faqts : Computers : Programming : Languages : PHP : Common Problems : Forms and User Input

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What's the best way to design a single PHP page for a form and it's submission?
How can I check if a form was submitted to trigger a page?

Aug 4th, 2000 14:43
Ben Munoz, Loren Siebert, Nathan Wallace, John Steele, Daniel Convissor

It's nice to have only one file, with the variable names all in one
place.  No interdependancies, you can rename the file and it still
works.  Here is an example of a single file to show a form and process
it when submitted
<?php /* someform.php3 */
  // process the form - validate, insert into database, mail user, etc.
  if ($some_error) {
    echo "Oops!<br>";
    echo "Thank you $name, we've emailed you at $email<br>\n";
else {
  <!-- here's our form output, and any other stuff on this page needed
  <form name="whatever" method="post" action=<? echo $PHP_SELF ?>">
    Your Name: <input type="text" name="name"><br>
    Email: <input type="text" name="email"><br>
An easy way to check if a form was submitted is to insert a hidden 
input field, such as <input type=hidden name=submitted value=1>.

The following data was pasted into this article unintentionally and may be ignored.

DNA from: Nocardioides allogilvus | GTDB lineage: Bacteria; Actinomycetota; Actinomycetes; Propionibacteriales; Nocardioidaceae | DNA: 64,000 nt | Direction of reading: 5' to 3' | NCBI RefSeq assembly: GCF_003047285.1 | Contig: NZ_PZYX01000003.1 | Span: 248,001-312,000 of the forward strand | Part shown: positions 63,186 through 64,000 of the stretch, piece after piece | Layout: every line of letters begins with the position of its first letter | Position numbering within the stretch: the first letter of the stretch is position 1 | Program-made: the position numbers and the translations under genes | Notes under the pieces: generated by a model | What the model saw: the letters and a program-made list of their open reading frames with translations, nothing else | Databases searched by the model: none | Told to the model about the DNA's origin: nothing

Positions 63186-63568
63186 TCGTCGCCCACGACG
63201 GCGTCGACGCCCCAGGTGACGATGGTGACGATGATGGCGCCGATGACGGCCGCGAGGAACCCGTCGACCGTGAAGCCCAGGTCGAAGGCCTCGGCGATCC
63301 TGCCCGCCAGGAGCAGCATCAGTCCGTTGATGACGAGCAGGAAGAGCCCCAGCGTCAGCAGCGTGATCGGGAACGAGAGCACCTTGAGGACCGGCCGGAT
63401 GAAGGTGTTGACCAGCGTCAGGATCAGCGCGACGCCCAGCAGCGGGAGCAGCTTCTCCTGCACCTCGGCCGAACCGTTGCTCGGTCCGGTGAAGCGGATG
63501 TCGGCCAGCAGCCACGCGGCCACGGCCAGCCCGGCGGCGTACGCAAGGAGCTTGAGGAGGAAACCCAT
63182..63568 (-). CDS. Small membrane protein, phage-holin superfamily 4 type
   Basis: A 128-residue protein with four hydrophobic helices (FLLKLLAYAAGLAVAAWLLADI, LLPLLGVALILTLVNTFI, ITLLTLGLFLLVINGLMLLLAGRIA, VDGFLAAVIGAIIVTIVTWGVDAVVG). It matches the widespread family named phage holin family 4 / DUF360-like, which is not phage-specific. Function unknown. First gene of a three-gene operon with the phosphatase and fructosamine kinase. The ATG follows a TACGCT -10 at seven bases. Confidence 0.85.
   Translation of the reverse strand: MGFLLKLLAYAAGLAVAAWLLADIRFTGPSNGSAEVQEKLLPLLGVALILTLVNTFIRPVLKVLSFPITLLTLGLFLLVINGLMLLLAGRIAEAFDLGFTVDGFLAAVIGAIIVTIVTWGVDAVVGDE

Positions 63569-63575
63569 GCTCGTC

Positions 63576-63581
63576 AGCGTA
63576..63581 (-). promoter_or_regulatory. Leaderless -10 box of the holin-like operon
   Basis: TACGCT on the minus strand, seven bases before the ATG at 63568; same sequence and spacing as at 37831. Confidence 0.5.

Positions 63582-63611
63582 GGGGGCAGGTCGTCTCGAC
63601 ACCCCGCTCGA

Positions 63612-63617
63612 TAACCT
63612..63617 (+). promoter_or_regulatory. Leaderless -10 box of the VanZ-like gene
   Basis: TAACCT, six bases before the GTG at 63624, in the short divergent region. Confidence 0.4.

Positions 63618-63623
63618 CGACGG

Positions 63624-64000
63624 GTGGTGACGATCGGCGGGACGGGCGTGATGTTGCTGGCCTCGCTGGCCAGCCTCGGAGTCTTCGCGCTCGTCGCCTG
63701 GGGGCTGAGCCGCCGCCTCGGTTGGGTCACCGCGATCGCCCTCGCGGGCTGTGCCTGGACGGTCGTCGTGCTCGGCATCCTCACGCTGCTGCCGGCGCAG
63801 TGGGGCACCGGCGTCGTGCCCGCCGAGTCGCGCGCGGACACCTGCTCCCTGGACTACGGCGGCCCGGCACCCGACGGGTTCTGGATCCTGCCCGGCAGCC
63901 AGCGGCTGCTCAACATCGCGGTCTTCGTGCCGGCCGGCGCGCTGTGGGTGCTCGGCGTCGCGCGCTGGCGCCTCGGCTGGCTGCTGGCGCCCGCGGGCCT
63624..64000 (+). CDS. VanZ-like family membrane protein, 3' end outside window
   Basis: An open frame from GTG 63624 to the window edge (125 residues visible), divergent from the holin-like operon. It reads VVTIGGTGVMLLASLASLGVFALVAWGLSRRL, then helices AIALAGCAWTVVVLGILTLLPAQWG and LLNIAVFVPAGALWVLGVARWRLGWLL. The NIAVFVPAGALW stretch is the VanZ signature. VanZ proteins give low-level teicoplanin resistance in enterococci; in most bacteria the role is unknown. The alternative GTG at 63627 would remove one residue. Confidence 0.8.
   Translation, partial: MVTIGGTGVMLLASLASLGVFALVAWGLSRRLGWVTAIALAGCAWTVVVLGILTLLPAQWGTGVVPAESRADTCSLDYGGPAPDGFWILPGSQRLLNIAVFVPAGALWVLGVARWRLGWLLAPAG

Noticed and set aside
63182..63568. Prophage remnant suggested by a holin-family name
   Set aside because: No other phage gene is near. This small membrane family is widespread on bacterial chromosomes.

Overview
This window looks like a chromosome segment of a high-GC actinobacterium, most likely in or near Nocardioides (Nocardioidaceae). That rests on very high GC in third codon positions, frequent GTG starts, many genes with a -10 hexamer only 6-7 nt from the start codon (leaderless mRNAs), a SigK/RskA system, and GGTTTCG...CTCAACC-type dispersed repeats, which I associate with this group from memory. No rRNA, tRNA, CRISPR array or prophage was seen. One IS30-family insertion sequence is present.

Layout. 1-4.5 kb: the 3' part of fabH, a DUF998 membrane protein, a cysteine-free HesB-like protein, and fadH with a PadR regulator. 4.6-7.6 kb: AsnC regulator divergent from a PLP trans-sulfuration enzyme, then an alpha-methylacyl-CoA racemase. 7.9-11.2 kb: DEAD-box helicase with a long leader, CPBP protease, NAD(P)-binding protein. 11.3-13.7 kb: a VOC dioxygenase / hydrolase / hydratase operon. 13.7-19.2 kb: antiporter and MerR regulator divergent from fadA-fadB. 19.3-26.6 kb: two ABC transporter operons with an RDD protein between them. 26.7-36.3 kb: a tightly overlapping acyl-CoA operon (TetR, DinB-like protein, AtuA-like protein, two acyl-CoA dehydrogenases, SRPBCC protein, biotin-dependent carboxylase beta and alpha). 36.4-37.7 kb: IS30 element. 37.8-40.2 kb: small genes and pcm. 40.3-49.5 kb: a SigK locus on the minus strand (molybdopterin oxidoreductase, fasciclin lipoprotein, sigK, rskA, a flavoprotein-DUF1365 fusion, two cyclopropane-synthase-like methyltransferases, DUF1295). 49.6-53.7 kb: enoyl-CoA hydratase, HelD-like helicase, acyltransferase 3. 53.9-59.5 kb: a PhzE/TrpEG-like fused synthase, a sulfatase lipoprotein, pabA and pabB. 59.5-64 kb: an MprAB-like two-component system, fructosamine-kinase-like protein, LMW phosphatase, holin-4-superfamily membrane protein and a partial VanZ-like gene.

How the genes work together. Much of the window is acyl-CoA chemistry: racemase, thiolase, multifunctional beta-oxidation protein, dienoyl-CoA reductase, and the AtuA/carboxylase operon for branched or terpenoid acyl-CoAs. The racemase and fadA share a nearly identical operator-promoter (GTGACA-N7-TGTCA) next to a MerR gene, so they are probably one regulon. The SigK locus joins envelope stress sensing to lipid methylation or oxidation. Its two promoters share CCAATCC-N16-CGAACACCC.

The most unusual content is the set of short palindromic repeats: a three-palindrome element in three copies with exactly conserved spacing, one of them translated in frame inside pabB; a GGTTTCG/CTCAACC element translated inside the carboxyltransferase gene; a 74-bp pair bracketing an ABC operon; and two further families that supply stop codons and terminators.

if ($submitted) {
        # Form was submitted.
    } else {
        # Form was not submitted.
Another way to check if a form was submitted is to see if the submit
button's name variable exists.  So, let's say your form has the
following submit button:
    <input type="submit" name="SubmitFoo" value="Submit this Form">
You can see if it was submitted by checking the $SubmitFoo variable:
    if (!$SubmitFoo) {
        # Form hasn't been submitted.  Draw up the form.
    } else {
        # Form was submitted, do the script and print thank you message.
I used to use the SubmitFoo method shown above until I realized that 
IE5.0 does not always send the SubmitFoo name/value pair! If you have a 
form with only one input element (e.g., an input box and a submit 
button), and if you submit the form from IE5.0 by simply hitting 
<RETURN> rather than explicitly mouse-clicking the submit button, then 
the SubmitFoo value will NOT be passed to the server and the above 
check will not work. You can get around this by also passing in a 
hidden field called SubmitFoo with some arbitrary value. I don't know 
which versions of IE5.x do this, but I see it in 5.00.2314.1003 without 
fail. -Loren